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When human beings are sick, the jinn double is sick with the same sickness, his star pals and the leaf of the Tree of Paradise, yellows and curls. At the hour of death, the jinn dies first. The star falls from the sky as a shooting star and the leaf detaches from the tree of paradise. That is from a 1926 collection of cosmology collected in Marrakesh, Morocco. The documented, among other things, the belief that the human condition exists in several planes at once and whatever it goes through, whatever it experiences, is experienced by corresponding entities linked intimately to each of us.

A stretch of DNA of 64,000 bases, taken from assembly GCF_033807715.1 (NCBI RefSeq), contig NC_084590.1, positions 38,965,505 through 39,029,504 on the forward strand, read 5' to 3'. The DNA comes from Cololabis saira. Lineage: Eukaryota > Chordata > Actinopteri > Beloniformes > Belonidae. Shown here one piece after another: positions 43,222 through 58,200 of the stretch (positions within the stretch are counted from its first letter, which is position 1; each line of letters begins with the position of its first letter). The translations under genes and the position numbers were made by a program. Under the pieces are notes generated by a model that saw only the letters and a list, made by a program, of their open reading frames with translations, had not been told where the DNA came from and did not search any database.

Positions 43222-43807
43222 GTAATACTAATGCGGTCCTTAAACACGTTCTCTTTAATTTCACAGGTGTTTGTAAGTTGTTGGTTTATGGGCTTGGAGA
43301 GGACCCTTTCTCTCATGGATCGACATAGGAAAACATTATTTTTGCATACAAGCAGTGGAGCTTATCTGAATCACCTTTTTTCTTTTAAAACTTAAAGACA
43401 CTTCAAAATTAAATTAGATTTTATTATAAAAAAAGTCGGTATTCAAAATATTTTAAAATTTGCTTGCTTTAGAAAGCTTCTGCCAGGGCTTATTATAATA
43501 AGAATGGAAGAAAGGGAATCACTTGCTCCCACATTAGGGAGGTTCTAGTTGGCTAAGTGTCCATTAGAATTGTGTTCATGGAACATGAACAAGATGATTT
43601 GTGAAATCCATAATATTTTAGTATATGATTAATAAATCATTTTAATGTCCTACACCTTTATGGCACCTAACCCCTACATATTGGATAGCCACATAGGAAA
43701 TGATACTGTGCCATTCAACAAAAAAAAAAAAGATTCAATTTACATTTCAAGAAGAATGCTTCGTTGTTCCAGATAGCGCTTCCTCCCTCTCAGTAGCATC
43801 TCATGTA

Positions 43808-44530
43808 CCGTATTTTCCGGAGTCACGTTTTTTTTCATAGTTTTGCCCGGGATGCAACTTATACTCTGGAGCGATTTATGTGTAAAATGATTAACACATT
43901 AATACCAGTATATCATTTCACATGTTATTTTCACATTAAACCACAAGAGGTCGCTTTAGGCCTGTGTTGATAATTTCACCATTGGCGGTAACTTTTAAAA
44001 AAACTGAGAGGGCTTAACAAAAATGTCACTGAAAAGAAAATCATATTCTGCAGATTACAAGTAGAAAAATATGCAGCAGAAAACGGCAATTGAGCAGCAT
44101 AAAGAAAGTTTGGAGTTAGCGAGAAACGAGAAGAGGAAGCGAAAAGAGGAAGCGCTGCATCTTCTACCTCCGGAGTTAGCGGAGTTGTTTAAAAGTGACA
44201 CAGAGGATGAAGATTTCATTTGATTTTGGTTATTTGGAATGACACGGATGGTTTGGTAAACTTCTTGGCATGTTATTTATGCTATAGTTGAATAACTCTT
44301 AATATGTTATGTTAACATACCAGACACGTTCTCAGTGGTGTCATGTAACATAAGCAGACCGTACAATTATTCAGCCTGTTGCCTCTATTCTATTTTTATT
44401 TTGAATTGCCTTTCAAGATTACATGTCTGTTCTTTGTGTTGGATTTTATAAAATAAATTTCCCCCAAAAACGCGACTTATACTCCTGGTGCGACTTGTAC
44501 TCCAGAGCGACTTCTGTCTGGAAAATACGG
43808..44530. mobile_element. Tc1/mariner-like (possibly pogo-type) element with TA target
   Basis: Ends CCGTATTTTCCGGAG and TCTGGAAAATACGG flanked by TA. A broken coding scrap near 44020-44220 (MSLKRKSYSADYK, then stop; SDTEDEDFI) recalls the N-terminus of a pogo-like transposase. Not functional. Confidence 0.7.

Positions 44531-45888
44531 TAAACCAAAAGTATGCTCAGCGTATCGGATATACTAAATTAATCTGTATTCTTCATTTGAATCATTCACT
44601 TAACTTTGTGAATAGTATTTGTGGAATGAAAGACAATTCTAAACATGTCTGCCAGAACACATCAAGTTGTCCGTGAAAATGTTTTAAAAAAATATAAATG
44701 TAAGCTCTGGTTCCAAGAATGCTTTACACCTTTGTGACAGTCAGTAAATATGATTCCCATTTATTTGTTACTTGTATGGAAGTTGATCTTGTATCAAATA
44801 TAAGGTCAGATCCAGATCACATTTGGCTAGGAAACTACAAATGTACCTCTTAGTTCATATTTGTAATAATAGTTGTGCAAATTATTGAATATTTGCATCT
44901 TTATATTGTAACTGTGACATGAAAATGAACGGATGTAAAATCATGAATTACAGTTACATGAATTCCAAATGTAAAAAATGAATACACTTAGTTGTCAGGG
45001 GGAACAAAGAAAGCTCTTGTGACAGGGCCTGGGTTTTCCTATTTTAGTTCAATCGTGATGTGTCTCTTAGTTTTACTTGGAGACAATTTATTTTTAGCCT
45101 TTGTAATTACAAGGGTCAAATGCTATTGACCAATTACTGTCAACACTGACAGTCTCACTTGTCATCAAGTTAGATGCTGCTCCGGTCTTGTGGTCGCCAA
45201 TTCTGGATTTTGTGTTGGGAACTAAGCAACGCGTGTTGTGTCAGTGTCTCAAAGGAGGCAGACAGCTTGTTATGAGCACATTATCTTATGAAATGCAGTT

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For every person, a leaf on the Tree of Paradise, a star in the heavens and a jinn in the underworld, the jinn will live, get sick and die with us. What about the djinn who actually make us sick? According to a book titled The Gin and Human Sickness, an entire host of conditions can and are attributed to gin, including depression, anxiety, epilepsy, personality disorders, psychiatric breaks with reality. Now, the movements of the gin in and upon the human body can't really be tracked because the dinner created a smokeless fire and energy that cannot be contained.